Monday, 4 December 2017


With the slave trade in Libya taking the front burner in contemporary discussions, Otuguor Ufuoma writes on the impact of African religious belief on illegal migration and the consequent enslavement.

Just as a candle cannot burn without fire, men cannot live without a spiritual life – Budda

The above quote by Budda is indisputable as evidenced from religious rites being aggressively performed by adherents. From the bare footed walk by Celestial church goers and salat in jumat(Friday prayer) by Muslims to the door to door preaching by Jehovah’s Witnesses and Image veneration by Catholics, Religion has played a significant role in shaping the ethics, values and belief of mankind through the centuries. This is so much so that even from seemingly trivial issues to serious consequential matters, it is brought to the fore. The recent slave trade miasma in Libya is no exception. Considering the three predominant religion in Africa of Christianity, Islam and African traditional religion, it’s not difficult to understand why.

Muslims are core believers in predestination, which means whatever happens in life is the will of Allah(God). So when migrants set out on this menial journey, they are sure that God will be with them and only his wish will take place. Armed with that doggedness, they are undeterred and determined to forge ahead against all odds.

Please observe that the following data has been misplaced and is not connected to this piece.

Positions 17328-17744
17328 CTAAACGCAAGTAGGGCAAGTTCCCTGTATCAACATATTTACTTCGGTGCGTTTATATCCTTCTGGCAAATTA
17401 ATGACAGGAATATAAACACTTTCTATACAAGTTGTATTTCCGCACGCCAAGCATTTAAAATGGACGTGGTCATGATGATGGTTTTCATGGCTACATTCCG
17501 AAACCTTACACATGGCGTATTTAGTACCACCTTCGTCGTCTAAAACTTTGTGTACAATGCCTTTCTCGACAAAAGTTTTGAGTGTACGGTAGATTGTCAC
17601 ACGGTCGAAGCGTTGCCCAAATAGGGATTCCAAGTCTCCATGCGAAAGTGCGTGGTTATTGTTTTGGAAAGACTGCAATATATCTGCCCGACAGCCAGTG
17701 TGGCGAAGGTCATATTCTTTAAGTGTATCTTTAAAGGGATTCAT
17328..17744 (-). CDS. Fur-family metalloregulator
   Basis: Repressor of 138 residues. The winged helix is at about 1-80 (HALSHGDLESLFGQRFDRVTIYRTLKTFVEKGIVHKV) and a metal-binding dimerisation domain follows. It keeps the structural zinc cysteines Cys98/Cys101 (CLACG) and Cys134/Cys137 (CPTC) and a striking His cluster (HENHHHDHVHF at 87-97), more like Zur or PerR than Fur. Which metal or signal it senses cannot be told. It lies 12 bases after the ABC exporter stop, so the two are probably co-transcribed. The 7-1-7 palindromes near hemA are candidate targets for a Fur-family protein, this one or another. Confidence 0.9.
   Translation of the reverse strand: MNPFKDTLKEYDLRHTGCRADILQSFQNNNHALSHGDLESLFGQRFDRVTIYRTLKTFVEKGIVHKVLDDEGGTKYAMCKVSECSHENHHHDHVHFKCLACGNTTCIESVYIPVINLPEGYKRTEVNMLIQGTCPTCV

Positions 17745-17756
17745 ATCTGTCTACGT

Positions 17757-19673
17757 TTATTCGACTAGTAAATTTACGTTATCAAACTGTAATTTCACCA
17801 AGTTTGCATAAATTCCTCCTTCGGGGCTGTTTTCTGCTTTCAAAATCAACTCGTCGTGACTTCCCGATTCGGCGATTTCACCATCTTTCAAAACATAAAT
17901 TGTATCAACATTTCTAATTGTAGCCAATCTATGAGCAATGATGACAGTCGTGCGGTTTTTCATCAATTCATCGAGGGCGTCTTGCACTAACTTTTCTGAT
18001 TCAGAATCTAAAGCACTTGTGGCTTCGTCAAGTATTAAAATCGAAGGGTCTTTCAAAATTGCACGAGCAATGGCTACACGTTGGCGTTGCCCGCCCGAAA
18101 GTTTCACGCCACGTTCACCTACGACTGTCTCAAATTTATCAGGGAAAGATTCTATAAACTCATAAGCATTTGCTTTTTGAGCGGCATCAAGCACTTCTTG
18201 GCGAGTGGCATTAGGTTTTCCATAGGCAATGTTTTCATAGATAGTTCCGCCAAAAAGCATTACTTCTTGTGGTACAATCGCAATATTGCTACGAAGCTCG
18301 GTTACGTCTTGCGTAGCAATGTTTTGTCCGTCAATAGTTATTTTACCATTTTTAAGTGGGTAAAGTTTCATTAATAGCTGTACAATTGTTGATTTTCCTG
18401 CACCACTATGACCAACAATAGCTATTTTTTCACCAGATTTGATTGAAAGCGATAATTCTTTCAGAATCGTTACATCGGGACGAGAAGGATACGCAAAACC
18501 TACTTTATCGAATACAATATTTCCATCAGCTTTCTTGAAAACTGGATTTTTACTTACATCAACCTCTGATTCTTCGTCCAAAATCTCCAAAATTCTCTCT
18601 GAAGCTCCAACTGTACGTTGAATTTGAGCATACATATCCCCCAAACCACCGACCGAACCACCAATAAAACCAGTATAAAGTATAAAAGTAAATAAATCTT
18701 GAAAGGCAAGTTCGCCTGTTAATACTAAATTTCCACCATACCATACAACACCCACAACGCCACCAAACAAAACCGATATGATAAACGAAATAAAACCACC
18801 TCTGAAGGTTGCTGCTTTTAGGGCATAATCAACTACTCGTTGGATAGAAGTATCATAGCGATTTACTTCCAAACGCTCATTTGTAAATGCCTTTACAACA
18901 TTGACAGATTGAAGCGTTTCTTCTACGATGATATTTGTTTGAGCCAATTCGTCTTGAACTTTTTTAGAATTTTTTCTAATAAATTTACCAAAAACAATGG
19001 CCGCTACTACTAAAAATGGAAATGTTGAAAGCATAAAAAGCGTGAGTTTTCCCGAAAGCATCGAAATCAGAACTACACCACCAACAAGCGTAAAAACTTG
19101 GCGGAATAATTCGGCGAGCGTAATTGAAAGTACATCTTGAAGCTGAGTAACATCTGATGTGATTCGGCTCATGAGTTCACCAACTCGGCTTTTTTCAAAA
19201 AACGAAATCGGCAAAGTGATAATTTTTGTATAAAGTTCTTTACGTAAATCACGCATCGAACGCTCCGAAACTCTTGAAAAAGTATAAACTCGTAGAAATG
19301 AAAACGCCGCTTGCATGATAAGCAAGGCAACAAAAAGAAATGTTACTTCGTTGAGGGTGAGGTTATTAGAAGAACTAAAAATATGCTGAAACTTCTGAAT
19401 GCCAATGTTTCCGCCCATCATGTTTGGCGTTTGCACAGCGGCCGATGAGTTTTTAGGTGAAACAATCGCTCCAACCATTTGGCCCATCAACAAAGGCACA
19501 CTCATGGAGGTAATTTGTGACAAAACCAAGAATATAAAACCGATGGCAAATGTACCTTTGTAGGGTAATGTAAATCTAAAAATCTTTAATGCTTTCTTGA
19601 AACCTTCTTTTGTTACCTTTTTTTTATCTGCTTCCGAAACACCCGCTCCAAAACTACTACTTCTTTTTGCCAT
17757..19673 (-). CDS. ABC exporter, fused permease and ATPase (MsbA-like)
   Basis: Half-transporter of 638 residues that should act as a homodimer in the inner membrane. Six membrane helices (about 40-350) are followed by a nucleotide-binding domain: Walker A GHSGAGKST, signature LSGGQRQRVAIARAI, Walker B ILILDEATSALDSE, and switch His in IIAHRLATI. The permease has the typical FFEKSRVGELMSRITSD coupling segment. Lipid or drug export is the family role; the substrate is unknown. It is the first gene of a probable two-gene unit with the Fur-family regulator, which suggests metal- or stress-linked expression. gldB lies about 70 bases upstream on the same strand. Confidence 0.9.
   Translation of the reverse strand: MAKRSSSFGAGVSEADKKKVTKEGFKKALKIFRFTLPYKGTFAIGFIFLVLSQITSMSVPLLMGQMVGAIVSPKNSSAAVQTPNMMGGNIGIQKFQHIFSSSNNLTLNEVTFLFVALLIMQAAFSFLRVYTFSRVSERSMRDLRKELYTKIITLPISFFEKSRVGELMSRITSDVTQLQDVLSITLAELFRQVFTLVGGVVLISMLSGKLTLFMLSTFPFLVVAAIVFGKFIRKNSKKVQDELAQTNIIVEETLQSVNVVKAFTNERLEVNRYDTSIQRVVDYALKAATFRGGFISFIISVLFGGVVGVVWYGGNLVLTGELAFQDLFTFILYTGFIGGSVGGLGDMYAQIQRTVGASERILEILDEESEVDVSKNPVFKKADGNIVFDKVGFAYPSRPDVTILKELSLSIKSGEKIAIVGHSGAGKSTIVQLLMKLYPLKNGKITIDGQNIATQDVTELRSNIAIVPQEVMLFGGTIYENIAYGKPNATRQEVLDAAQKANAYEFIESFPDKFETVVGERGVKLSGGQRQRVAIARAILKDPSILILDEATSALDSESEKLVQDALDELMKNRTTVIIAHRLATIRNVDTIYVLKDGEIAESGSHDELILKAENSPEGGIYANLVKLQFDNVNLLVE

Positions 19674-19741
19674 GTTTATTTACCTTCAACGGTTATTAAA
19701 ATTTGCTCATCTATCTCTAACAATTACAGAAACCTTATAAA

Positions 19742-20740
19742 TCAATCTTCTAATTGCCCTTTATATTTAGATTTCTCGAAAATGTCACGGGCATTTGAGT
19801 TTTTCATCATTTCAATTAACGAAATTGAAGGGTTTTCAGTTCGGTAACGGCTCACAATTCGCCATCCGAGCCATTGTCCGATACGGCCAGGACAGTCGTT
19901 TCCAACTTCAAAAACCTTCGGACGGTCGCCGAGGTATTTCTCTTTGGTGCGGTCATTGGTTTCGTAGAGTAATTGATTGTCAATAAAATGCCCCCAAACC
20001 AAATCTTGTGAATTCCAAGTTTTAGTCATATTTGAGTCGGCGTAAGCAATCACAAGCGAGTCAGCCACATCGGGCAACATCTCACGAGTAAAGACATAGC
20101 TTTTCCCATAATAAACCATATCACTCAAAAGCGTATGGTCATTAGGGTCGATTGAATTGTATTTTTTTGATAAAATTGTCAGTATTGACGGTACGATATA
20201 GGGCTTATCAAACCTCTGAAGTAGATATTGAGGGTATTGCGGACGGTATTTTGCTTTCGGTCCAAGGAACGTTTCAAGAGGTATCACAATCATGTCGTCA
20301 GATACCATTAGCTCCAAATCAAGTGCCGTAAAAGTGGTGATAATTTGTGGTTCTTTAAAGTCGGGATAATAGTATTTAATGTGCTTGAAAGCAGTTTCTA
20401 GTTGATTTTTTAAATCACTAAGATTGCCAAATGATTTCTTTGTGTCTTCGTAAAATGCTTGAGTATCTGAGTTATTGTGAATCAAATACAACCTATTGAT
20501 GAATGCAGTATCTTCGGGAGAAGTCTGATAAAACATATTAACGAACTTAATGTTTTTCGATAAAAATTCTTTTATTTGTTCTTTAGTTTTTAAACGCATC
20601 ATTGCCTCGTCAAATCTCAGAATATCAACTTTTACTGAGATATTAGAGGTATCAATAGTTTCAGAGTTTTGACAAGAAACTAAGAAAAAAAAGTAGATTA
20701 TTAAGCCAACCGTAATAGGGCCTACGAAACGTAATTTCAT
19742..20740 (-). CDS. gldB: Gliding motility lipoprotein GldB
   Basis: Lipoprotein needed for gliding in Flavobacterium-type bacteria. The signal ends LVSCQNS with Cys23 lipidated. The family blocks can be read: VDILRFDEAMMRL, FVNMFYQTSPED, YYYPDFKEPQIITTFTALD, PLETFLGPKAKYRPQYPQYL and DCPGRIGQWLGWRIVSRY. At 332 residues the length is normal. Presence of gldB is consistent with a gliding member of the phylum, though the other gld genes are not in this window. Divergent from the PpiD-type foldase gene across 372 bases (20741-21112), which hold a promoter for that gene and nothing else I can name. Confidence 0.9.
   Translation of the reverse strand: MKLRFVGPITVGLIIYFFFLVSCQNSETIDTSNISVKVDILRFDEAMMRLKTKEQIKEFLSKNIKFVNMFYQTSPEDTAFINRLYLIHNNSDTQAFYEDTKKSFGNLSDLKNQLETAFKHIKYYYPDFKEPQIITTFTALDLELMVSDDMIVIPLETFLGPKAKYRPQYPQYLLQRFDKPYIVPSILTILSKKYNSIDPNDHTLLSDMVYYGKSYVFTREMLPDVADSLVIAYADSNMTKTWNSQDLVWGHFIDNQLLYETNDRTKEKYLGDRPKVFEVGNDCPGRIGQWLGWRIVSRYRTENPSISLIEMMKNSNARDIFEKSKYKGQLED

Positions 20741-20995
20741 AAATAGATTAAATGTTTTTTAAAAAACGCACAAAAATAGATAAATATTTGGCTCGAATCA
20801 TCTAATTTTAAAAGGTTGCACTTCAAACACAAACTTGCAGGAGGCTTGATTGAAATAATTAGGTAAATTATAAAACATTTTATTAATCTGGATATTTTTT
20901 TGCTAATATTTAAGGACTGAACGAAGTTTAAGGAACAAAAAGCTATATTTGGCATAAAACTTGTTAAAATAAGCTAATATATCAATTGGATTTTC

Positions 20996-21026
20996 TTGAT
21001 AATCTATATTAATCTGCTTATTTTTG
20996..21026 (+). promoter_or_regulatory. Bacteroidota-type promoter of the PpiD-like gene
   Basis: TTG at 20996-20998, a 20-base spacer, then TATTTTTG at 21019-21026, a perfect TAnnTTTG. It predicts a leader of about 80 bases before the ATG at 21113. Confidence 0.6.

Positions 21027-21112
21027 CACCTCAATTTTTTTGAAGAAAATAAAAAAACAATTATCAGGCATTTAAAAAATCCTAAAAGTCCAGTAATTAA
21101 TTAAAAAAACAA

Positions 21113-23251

Christians like their Muslim counterpart also adhere to the believe of predetermination. They opine that the will of God must take place in their lives no matter what. And thinking that “bad things” cannot come their way even in an adventure as dangerous as illegal migration, they quickly resort to expressions like “not my portion” and “I reject it”. This makes them hit the road without looking back.

African Religious believers also recognize the existence of a supreme being. However, they also contend that other smaller gods have a huge effect on their lives. So they consult these for favour, revenge and protection. With the belief that they are given maximum protection by these deities, migrants move out undeterred.

While the Atlantic Slave Trade can be attributed to greed, ignorance and imperialism, religious belief is here mooted as playing a major role in contemporary slavery. And as illegal migration increases, it is difficult to see an end to the unwholesome and barbaric treatment received by them even when this slavery  becomes a thing of yore like it's 'Trans Atlantic' predecessor.

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